I was not expecting much from Soganli Valley in the Cappadocia region of Turkey. In guidebooks, the likes of Ihlara or Pigeon Valley overshadow its presence. Yet, I was pleasantly surprised. Sitting off the beaten path, the pigeon houses carved into the rock fairy chimneys, and ancient cave churches promoted a surreal appearance but I was mostly in awe at the old abandoned village.
My visit was part of a tour and after we left, I can say, with the exception of Ihlara, I found Soganli to be one of the more interesting valleys of Cappadocia. Not only does it have historical value, and gorgeous landscapes but the story it told will be firmly imprinted on my mind for a long time to come.
Exploring Soganli Valley
The entire length of Soganli Valley is 16 miles, but my guided walk started in the afternoon, and I estimated we walked for an hour at the most.
Following a set walking path running on an upper level of the valley, I was witness to some impressive landscape views but the main reason we took this route was for easy access to the historical churches. Most of them date from the 9th to 13th centuries, although settlement by mankind actually first took place during the Roman era.
Soganli Valley’s Historical Churches
The first church on our journey was the Yilanli Kilise, otherwise known as the Church of the Serpent. Unfortunately, like many churches in Cappadocia, the intricate frescoes inside were damaged, either from graffiti or during the Ottoman Empire when the area had mostly converted to Islam.
Maybe sometimes, it was done out of malice and this can be assumed from where faces were scratched out but on most occasions, locals simply had no idea of how the frescoes would be historically important to future generations, and they instead used them as pigeon sheds or storage areas for their livestock and produce farmed from the land.
Despite its small size, the Yilanli church was impressive but undoubtedly, my favourite was the Kubbeli Kilise. Locals didn’t stop at carving out the interior of the rock to form a church, but they also carved the exterior to make it look remarkably like the Armenian churches that I had seen in the east of Turkey.
The path then led us to the old abandoned village but should you decide to hike the entire length of Soganli Valley, other famous churches include Canavar (monster and named after the dragon that was killed by Saint George,, the Barbara Church and the church of Karabas, that is well respected for its frescoes portraying the birth of Christ, his crucifixion and the scene where he shares bread and wine with his apostles.
The Abandoned Village of Soganli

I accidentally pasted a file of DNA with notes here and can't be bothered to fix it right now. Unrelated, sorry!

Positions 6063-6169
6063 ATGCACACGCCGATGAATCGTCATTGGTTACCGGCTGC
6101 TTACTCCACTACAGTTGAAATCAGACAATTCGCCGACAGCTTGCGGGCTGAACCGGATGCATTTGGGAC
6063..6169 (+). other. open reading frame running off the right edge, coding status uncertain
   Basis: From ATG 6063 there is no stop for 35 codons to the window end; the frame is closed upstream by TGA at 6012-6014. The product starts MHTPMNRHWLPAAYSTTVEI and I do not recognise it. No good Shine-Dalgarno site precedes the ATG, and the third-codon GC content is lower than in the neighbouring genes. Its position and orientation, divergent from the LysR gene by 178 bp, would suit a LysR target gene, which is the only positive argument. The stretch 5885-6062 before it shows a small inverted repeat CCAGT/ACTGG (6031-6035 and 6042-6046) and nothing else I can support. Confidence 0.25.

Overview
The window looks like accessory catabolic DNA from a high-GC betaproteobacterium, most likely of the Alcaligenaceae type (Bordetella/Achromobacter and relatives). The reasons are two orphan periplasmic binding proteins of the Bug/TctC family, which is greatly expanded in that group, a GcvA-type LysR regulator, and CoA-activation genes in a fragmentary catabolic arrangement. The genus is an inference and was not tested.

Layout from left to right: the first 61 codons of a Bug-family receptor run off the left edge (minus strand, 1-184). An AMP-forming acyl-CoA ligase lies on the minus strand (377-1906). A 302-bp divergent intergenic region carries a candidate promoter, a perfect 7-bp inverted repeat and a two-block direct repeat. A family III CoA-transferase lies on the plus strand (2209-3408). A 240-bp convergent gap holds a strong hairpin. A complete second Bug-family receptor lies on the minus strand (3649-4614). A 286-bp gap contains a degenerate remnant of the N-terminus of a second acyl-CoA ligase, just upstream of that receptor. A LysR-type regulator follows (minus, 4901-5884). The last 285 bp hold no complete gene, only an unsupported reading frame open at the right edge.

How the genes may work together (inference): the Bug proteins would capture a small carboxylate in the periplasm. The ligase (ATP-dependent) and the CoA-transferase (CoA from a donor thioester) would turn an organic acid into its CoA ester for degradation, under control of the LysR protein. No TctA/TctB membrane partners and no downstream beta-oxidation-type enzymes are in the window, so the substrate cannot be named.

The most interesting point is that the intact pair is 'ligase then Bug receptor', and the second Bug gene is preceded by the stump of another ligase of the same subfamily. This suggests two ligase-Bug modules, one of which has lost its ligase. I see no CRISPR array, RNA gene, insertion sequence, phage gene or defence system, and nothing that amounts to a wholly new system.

Within the valley is a small village that I am guessing consists of roughly 20 houses of which apparently, all residents have left except one elderly gentleman who refuses to move. There is a logical explanation for their desertion, because on top of the hill behind the village is a large rock structure.
At times, it loosens in structure therefore raining large boulders on the village below. So the government relocated everyone but the old gentleman has dug his heels in and locals say, he will never leave his house. Nostalgia has a lot to answer for at times.
Some of the houses, situated at different levels on the hill were overgrown with moss and at one point, I did not realise that I was standing on the roof of another house. Fearing its collapse, I quickly dashed off to wander around the other houses of which the front entrance wooden doors were slowly rotting.
On window frames, I spotted a faint trace of the vibrant blue paint that also typically adorns houses in the South-east. The main purpose of the colour is to scare away scorpions and I have read of the trick being used in places like America and Africa. I don’t know if it actually works but was more concerned because I never realised the Cappadocia region had scorpions!
Turkey’s most famous abandoned village is perhaps Kayakoy on the Mediterranean coast but Soganli also has that eerie vibe, that makes you wonder if the ghosts of earlier residents still lives on. As we were leaving, a Turkish woman sitting on a small boulder beckoned me over.
I decided not to go, in case it was a tourist trap and she would launch into a sales spiel about her special handmade souvenirs.(Soganli is famous for small dolls made by locals)
Maybe she wasn’t selling souvenirs though and just wanted to chat with someone else and not the familiar faces of this small tight-knit community. Unfortunately, I now realise that on-the-spot decision to walk away, means I will never know her story.